Abigail Klein Leichman
December 16, 2018, Updated December 18, 2018

I’ve visited the Old City of Jerusalem countless times over the years, but in that time I never heard of the Indian Hospice and never passed through Herod’s Gate, an Old City entrance to the Muslim Quarter, where the hospice is located. In fact, the policeman I consulted for directions on my way had never heard of it either.

But this serene cobblestoned oasis in the jam-packed Muslim Quarter is the only home 59-year-old Nazeer Hussain Ansari has ever known.

For close to a century, the Ansari family has been the resident caretakers of the Indian Hospice, located just inside Herod’s Gate, or in Hebrew, Sha’ar Haprachim – Flowers Gate.

“My grandfather came from India back in 1924 and he was assigned as director and trustee of the Indian Hospice,” Ansari told foreign journalists getting a rare tour of the property, which is owned by the Central Wakf Council of India and open only to people of Indian citizenship or heritage.

“We offer them food and a place to stay, like their home away from home,” says Ansari, who is a citizen of India with permanent resident status in Jerusalem.

Legend has it that around the year 1200, Sufi saint Baba Farid from India came to the Holy City of Jerusalem and meditated in a stone lodge for 40 days. Ever since, Indian Muslim pilgrims on their way to or from Mecca were attracted to the site and eventually it became the Indian Hospice.

“We’re not a commercial hotel,” says Ansari, who has four children all born locally. “It’s for Indians looking for a quiet, humble place near the holy sites. They’re not looking for a TV, swimming pool or spa.”

Guests to the hospice – yes, even diplomats and government officials — do their own cooking and laundry using supplies and equipment provided by the hostel. Ansari and his parents, wife and siblings handle everything else, from administrative duties to maintaining the six guest rooms and the small mosque, library, dining hall and kitchen.

The guest room over the spot where Baba Farid lodged is still an attraction. The mystical Sufi sect of Islam – known for dance, music, storytelling, art and meditation — started in the eighth century in what is now the Israeli city of Ramla. Jerusalem was a hub of Sufism for many years, Ansari says.

Indian Hospice caretaker Nazeer Hussain Ansari and his wife, Wafaa, outside the room under which a 13th century Sufi mystic meditated for 40 days. Photo by Abigail Klein Leichman

The Indian Hospice has seen changes and additions over time. It was bombed four times in various wars, and sustained severe damage during the 1967 Six-Day War. Three of Ansari’s close relatives perished when the property took a direct hit.

“From 1967 to 1991 this place was frozen,” he says. “When diplomatic relations were established between Israel and India, we reconnected with the Foreign Ministry in India and started rebuilding and renovating.”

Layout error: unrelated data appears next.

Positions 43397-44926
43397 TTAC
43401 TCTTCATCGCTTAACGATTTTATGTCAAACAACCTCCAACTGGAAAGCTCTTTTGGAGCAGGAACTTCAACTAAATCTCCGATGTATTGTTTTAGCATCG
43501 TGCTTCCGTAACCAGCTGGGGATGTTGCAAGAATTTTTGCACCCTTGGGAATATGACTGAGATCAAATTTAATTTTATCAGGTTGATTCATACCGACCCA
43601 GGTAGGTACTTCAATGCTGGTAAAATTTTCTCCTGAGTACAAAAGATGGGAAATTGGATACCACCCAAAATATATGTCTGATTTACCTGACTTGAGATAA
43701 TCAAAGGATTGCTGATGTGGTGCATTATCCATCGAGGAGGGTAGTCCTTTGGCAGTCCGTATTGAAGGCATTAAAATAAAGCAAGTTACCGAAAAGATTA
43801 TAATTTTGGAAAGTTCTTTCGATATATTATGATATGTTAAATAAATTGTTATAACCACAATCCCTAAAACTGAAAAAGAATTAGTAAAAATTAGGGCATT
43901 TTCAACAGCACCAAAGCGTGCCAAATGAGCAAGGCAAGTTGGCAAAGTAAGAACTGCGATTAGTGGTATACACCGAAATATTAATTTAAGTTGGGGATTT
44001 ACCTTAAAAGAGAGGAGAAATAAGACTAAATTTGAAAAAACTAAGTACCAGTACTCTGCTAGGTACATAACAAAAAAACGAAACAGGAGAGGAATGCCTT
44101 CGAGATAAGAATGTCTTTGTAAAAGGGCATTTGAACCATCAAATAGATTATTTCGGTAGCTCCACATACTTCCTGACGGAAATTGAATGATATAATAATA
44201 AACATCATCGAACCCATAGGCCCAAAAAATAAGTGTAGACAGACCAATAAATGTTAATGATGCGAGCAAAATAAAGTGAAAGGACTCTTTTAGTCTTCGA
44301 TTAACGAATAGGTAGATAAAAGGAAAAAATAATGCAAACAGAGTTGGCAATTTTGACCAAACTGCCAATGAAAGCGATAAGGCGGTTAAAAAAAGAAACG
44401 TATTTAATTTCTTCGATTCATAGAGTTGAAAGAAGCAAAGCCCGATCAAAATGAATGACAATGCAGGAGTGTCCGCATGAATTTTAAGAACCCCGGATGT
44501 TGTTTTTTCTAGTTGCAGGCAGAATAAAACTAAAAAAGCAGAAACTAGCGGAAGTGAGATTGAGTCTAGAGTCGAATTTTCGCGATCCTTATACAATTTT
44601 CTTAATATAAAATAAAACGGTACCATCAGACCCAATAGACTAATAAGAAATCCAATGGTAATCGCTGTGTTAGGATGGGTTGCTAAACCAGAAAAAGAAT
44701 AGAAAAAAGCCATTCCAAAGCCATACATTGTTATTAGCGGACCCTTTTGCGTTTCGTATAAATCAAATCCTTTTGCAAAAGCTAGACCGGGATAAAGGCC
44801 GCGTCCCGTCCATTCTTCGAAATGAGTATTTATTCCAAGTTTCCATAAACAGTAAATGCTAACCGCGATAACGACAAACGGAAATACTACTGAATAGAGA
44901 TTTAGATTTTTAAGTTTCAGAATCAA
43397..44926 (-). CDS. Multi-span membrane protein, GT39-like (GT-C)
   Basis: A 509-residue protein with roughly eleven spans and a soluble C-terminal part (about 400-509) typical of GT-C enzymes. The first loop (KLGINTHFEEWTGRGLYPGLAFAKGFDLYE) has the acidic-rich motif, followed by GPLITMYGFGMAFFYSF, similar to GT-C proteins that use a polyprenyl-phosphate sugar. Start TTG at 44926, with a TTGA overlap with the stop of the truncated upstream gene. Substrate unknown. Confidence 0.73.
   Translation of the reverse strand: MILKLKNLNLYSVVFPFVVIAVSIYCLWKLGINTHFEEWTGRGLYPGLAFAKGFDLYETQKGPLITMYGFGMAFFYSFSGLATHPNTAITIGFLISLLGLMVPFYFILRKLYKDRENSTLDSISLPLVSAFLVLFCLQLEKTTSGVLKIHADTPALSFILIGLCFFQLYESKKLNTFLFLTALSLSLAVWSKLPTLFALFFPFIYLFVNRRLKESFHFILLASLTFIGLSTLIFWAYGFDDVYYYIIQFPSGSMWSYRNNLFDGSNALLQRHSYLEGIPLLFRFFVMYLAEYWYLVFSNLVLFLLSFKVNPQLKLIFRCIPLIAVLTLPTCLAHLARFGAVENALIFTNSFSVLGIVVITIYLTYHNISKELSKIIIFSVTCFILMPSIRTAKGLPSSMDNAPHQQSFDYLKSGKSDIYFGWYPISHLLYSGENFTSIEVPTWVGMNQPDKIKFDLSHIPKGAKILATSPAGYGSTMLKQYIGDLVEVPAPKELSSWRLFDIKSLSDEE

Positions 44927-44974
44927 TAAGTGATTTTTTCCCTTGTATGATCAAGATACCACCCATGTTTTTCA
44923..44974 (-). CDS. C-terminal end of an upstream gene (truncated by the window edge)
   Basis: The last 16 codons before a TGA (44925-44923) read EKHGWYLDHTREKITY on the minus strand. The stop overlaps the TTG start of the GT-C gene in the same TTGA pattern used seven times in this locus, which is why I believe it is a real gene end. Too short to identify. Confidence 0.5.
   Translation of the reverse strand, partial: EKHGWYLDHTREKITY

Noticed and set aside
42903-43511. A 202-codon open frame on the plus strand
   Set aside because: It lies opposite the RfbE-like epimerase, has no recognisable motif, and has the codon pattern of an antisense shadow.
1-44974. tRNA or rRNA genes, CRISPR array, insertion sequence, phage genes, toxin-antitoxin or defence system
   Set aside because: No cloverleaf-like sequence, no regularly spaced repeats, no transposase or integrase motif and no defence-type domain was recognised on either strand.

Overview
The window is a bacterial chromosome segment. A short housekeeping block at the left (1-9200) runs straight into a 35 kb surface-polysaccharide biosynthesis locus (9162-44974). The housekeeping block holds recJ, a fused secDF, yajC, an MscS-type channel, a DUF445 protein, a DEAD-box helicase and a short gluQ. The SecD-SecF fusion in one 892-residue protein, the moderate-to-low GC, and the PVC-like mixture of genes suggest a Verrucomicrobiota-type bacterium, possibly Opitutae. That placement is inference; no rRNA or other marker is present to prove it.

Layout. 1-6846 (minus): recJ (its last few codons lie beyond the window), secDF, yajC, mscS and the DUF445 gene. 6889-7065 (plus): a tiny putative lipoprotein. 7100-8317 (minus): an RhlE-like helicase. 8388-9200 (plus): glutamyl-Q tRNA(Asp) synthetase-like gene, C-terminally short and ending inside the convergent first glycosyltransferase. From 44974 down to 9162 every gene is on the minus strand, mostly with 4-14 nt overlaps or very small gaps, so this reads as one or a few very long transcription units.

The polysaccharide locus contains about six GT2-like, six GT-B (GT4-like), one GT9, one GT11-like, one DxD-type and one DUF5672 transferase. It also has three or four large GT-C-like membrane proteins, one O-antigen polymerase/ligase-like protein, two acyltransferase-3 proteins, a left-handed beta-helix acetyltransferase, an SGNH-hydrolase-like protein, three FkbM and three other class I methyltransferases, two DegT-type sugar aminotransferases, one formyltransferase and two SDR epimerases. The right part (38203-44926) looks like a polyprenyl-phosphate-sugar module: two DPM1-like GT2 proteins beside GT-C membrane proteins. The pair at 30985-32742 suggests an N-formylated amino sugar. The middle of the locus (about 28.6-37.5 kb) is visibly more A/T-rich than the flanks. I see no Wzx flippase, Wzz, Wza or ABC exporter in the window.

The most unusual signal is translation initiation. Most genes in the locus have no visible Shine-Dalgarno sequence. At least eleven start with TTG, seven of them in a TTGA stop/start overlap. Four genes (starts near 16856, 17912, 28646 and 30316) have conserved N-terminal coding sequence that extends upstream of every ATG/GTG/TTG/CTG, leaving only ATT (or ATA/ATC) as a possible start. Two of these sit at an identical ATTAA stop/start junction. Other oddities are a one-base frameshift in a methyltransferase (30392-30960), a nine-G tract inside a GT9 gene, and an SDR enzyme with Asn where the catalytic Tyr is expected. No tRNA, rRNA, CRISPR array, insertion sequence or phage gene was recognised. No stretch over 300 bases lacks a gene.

The street outside the Indian Hospice is named for the site in Hebrew and Arabic. Photo by Abigail Klein Leichman

Thanks to cordial relations between India and Israel, the Palestinian Authority and Jordan, Indian officials visiting the region have stayed here for the past 15 years.

Although Prime Minister Narendra Modi did not sleep at the Indian Hospice during his visit in July 2017, he mentioned the site in his speech to the local Indian community and invited members of the Ansari family to meet him.

India is home to about 172 million Muslims, some 10 percent of the world’s Muslim population. However, most visitors these days are Hindu, Sikh or Christian, says Ansari, who speaks Arabic, English, a little Hebrew and a smattering of Hindi.

Many authors and poets have stayed here,” says Ansari, showing an autographed copy of Slumdog Millionaire by Indian diplomat Vikas Swarup.

Another guest, American-Indian poet Meena Alexander, penned seven poems here, including one that begins, “Yesterday, it rained so hard/Lemons spilt from the lemon tree/And rolled over cobble stones in my Jerusalem courtyard./I thought of Baba Farid/Who came on a pilgrimage centuries ago./In a hole cut from rock by the room where I sleep,/He stood for forty days and nights/Without food or drink.”

As Israel and India grow ever closer – and travel time shrinks due to direct Air India flights introduced last March – an increase in Indian tourism is expected. In general, the Indian Hospice is not open for tours but Ansari allows individual visitors if no guests are staying there. (The address for inquiries is P.O. Box 55356, Jerusalem, Israel 91553.)

In early October, the Embassy of India in Israel launched a year of events marking the 150th birth anniversary of Mahatma Gandhi.

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